Bore water below drinking standards
More than a quarter of bores in Southland have groundwater bacteria levels which do not meet national drinking water standards, indicating the presence of microbes that can cause illness in people and animals, tests show.
The results are revealed in Southland's annual environmental report card, which shows there is room for improvement across a range of sites monitored.
Each year Environment Southland creates report cards for groundwater quality, groundwater quantity, lake water quality, river and stream health, rivers and rainfall, soil moisture, surface water abstraction, air quality and water quality for bathing and shellfish gathering based.
The results of the 2012-13 year show groundwater bacteria levels did not meet national drinking water standards in 27 per cent of bores sampled.
In addition, 50 per cent of bores sampled for nitrate indicated significant impact from land use activities.
Nitrate concentrations show general groundwater deterioration across the region.
Just three of the eight shellfish water quality sites complied with the national guidelines. The cockle beds at Toetoes Harbour and Jacobs River Estuary had the highest levels of bacteria. Lakewater quality was a different story however, with Lakes Te Anau and Manapouri reported as having excellent water quality. Coastal lakes fared worse, with some sites having poor water quality.
Waituna Lagoon had a lower than average trophic level this year because of being opened to the sea for extended periods, which prevented the aquatic vegetation from recovering. This was not considered a long term solution for its water quality issues.
River and stream health also showed room for improvement. Waterways in lowland Southland have high levels of sediment nutrients and faecal bacteria, often above water quality guidelines.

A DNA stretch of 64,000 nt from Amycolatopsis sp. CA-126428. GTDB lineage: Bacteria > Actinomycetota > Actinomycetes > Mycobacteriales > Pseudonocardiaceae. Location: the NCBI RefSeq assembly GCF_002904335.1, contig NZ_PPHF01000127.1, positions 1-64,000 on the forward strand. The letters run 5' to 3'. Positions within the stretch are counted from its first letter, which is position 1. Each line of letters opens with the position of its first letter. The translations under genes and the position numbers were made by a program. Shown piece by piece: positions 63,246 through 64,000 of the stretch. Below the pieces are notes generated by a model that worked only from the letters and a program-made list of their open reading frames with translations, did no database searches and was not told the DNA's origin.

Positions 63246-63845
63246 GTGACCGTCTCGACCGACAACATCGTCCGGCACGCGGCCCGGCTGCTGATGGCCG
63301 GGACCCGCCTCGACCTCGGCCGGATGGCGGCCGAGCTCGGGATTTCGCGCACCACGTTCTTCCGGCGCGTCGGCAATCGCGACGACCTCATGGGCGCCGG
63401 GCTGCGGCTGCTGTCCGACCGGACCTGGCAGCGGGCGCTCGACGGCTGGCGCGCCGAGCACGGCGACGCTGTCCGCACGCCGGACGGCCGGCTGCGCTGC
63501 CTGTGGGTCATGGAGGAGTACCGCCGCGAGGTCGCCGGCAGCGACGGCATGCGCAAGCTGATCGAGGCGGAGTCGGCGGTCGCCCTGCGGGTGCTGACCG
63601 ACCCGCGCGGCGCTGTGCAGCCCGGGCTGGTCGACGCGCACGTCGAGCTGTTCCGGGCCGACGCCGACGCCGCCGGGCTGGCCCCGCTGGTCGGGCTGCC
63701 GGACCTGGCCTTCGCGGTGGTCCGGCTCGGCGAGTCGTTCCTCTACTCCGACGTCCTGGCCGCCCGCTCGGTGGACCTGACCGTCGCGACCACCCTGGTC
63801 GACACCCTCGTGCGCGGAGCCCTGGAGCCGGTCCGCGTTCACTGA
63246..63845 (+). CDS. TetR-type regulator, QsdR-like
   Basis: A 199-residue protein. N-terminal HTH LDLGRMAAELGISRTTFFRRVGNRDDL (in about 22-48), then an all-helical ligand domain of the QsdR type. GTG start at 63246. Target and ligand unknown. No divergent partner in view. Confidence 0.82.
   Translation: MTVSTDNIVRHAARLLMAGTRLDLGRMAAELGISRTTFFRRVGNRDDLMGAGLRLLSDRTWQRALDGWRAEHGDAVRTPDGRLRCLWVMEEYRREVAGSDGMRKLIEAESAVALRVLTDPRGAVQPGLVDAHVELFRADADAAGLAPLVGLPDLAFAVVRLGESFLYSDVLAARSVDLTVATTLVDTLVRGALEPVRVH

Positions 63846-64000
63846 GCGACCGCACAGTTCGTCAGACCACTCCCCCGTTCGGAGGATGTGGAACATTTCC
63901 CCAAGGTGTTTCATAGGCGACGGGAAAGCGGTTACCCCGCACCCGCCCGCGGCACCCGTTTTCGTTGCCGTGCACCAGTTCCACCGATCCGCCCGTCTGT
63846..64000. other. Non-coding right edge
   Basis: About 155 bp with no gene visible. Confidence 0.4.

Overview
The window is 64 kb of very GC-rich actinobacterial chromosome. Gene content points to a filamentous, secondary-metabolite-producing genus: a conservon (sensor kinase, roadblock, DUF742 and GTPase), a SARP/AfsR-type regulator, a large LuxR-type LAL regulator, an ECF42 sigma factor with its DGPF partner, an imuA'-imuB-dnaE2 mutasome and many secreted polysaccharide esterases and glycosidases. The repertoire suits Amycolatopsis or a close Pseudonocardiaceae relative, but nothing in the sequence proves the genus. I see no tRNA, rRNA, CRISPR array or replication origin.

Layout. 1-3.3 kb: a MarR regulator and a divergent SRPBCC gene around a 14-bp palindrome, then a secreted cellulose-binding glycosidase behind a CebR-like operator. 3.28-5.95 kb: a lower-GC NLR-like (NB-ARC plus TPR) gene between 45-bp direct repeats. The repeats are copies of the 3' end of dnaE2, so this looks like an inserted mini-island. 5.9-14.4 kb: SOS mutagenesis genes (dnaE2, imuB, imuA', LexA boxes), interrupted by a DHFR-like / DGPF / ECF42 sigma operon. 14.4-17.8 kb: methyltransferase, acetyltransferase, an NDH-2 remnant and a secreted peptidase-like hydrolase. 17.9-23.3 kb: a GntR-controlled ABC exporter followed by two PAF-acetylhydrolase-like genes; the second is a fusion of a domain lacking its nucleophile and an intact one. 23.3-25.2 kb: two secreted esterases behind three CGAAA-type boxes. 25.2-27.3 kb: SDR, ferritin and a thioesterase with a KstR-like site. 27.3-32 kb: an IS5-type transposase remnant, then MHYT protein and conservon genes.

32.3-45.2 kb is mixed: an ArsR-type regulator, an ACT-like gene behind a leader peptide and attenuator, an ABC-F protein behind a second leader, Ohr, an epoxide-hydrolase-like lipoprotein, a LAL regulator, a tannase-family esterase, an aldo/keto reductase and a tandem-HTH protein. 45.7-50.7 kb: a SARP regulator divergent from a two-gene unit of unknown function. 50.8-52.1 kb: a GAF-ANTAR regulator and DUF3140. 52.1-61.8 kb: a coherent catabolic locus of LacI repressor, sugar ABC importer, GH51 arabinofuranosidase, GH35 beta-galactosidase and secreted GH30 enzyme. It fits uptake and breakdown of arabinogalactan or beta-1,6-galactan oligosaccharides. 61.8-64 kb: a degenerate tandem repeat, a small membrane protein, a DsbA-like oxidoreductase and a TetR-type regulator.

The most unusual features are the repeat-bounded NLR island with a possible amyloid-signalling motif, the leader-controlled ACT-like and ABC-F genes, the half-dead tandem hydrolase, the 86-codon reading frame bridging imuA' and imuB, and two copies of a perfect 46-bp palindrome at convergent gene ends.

In particular, the Waimatuku, Waihopai, mid-Mataura, Waituna/Awarua, Makarewa, Lower Oreti, Lower Mataura and Catlins zones had nutrient levels above the guidelines.
Faecal coliforms, which indicate high levels of bacteria, were found in levels above guidelines in the Waihopai and other intensively farmed areas.
Soil moisture levels across the majority of sites were at similar levels to the previous year during winter and the most of spring. However a late summer dry spell resulted in drier than average well into 2013, with levels not seen since the 2007-2008 drought.
Air quality national standards were exceeded on 12 days in Invercargill over winter and three days in Gore.
Freshwater guideline breaches were up slightly but well below the long-term average.
Marine bathing sites were top of the class for their reports as 13 site results were the best recorded since 2004.
Freshwater bathing quality results showed 14.7 per cent of samples breached Ministry for the Environment guidelines, which is slightly up from the previous year but below the long-term average.
- The Southland Times
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